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Ballet Masterworks

For the artists of the Colorado Ballet, their annual foray into what Balachine called "dance ballet" means an opportunity to show their talent beyond the classical canon, and show it they do.

For ballet lovers, this means that one need not book a trip to New York or San Francisco to experience exquisitely performed divertissements.

Concerto Barocco

(Left to right) Maria Mosina and Sharon Wehner
(L to R) Maria Mosina
and Sharon Wehner
Sue Daniels Photography
The evening begins with George Balachine's Concerto Barocco (1948), set to J.S. Bach's beloved Concerto in D minor for Two Violins (1st Violinist Lydia Svialovskaya, 2nd violinist Leslie Sawyer). As the curtain rises, we see eight dancers in white leotards with skirts against a saturated blue background.

On Saturday night, Maria Mosina and Susan Wehner represented the two lead violin melodies, while the ensemble supported them through the other voices of instrumentation.

How else to describe this delightful music and choreography other than "Bach made flesh." The emotionally uplifting nature of the piece is reflected in the dancers' dreamy smiles and beautiful lines through all three movements--Vivace, Largo ma non tanto, and Allegro.

During the Largo ma non tanto, we are treated to a lyrical pas de deux with Mosina and Alexei Tyukov, set off by a community of strings and spirits, while the Allegro emphasizes wholeness and unity.

In Pieces

(Left to right) Jesse Marks, Domenico Luciano, and Christopher Moulton
(L to R) Jesse Marks, Domenico Luciano,
and Christopher Moulton
Sue Daniels Photography
Two years ago, the Colorado Ballet performed the world premiere of this energetic dance by Val Caniparoli set to music by Paul Ruders. If the "pieces" referenced in the title were a painting, one might be reminded of Georges Braque, whose cubist works are remarkable for the cohesiveness of their multifaceted images. One moment we glimpse wild atmospherics, another angle celebrates a jazzy mood; still another facet trumpets tribal rhythms and physicality; then the music ceases and we have silhouettes and silence, followed by energetic solos and pas de deux that carry us to the finale, which ties it up.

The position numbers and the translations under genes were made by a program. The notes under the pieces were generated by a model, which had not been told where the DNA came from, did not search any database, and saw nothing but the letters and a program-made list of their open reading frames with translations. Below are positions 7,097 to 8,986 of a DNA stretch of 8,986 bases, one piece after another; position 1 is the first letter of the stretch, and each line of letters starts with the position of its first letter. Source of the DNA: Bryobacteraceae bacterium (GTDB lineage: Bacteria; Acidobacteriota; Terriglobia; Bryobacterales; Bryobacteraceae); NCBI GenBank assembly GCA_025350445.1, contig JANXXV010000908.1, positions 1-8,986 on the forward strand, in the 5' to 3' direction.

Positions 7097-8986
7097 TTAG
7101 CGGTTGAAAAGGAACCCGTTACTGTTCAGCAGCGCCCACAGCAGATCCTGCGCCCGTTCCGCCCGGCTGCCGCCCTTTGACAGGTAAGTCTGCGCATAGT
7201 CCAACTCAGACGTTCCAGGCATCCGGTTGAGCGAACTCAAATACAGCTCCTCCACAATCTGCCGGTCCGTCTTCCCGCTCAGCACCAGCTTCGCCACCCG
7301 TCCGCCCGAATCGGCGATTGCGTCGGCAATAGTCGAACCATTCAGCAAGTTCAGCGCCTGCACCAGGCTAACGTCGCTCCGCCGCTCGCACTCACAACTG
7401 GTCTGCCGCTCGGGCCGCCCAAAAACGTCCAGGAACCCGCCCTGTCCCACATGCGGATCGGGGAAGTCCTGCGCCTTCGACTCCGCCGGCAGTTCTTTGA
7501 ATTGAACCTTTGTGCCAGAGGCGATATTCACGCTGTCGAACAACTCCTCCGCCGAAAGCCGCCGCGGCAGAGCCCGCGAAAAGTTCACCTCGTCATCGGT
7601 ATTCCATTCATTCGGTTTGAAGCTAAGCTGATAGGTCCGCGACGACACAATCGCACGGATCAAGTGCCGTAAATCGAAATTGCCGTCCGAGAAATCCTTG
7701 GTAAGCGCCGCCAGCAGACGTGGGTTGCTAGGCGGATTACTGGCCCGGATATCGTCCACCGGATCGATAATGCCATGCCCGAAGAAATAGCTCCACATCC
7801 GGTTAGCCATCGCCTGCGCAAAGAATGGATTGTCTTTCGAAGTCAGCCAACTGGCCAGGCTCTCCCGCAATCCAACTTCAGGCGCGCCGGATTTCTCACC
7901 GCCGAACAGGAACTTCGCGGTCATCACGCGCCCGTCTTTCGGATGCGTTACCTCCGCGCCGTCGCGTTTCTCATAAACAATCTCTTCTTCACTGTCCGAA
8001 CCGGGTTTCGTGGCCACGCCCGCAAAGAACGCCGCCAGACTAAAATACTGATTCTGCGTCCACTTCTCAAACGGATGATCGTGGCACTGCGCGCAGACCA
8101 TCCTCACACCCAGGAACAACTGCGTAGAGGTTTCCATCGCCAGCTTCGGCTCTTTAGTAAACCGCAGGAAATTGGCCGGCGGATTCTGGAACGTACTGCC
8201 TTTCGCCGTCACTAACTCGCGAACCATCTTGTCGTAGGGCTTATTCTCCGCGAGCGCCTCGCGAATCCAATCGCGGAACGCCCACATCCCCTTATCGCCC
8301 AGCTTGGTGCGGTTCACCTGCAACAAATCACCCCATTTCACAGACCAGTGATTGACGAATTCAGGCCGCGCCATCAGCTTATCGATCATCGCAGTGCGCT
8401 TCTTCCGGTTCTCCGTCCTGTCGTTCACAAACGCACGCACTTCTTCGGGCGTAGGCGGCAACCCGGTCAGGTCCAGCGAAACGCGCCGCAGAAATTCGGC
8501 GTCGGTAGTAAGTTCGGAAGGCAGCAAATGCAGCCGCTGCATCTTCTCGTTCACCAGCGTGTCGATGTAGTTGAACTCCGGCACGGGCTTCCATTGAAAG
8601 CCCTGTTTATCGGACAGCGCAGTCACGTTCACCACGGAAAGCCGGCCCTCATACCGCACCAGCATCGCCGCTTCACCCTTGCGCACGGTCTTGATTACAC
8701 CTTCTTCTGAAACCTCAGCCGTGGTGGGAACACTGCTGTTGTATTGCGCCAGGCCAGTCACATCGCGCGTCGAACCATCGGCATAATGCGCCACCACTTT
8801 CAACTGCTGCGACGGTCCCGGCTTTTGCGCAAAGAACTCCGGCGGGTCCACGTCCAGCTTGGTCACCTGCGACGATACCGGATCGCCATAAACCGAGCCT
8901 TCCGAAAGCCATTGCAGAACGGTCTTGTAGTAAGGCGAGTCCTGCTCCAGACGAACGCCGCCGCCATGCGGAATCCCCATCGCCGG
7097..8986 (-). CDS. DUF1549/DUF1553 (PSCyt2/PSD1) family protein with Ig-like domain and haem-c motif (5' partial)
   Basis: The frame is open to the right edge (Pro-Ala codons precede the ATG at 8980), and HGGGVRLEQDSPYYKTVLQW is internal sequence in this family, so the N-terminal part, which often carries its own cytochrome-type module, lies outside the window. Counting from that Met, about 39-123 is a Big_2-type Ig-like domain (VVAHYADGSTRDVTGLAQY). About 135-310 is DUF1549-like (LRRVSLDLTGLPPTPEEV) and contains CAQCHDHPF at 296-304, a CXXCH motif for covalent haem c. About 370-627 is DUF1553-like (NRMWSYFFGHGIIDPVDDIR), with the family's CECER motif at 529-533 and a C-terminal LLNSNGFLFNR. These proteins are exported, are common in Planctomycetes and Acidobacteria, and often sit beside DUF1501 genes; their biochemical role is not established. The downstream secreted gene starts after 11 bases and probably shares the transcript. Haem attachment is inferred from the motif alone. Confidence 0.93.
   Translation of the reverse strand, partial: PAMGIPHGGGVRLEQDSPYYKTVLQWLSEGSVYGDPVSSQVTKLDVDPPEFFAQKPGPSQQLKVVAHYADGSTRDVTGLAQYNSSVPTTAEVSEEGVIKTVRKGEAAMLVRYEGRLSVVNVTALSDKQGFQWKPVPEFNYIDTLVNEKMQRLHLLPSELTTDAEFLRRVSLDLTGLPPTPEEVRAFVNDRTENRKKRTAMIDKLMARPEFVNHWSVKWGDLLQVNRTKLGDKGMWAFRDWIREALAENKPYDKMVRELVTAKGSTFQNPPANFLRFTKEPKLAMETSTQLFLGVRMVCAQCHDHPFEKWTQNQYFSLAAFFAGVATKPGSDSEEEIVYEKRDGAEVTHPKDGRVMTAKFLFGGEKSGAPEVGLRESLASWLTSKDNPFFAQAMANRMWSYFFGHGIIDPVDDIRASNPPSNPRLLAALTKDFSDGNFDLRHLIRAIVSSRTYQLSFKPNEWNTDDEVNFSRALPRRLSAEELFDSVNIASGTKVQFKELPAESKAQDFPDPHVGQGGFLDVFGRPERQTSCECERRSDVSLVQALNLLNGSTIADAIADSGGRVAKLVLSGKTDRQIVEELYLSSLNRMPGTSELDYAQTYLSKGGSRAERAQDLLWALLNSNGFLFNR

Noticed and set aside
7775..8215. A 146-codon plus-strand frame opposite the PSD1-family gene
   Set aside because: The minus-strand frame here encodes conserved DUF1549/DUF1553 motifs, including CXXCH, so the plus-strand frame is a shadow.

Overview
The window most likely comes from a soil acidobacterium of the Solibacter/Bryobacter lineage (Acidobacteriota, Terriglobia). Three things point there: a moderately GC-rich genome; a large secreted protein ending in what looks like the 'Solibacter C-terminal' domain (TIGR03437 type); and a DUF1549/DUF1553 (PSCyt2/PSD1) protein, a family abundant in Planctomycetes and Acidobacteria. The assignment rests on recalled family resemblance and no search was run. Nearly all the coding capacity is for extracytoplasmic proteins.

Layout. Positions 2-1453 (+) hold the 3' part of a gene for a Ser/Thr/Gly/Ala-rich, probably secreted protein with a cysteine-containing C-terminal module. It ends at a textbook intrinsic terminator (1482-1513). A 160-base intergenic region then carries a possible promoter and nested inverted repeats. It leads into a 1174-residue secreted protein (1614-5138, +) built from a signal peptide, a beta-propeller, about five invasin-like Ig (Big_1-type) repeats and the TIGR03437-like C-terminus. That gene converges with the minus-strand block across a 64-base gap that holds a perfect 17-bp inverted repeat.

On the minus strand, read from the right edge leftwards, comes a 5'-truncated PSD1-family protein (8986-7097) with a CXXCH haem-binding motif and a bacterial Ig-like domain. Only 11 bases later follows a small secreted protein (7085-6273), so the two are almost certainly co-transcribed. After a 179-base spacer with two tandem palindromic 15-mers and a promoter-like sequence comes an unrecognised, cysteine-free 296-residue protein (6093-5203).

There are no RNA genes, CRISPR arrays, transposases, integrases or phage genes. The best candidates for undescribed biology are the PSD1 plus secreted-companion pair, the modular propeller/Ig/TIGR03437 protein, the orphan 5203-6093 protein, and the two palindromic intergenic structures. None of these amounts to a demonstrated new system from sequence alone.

The unisex gray hoop tutus and the striking lighting reinforce an abstract, sometimes quirky, feel. Excellent work from the three pairs (Asuka Sasaki and Domenico Luciano, Chandra Kuykendall and Jesse Marks, and Sharon Wehner and Christopher Moulton).

Fancy Free

Picture yourself in Times Square when Alfred Eisenstaedt snapped his famous photograph of the sailor kissing the nurse. Sixteen months earlier Jerome Robbins debuted this delightful piece set to the music of Leonard Bernstein (and a clip from Dee Dee Bridgewater's "Big Stuff") around similar themes: youth, desire, and euphoria, with occasional glimpses of reality.

(Left to right) Francisco Estevez, Jesse Marks, Kevin Gael Thomas, and Tracy Jones
(L to R) Francisco Estevez, Jesse Marks,
Kevin Gael Thomas, and Tracy Jones
Sue Daniels Photography
Three sailors on leave, full of bravado, hit the big city for some brews and to try their luck at turning a gal's head and having some fun. Robbins, like his contemporaries Rodgers and Hammerstein, doesn't shy from the darker side of male-female relationships, the power tripping, competition, braggadocio, and forceful exhibitions, while suffusing the encounters with healthy doses of irony and disappointment.

Flashy solos by sailors (Francisco Estevez, Kevin Gael Thomas, and Jesse Marks) and evocative come ons by the dames (Shelby Dyer, Dana Benton, and Tracy Jones) make for a series of fun encounters. Take away the sailor uniforms and '40's dresses and fast forward 13 years and you can feel the roots of the West Side Story collaboration, particularly "Dance at the Gym," between the same two artists.

The Colorado Ballet's presentation of Ballet Masterworks runs through March 1st. For tickets: coloradoballet.org.

Bob Bows

 

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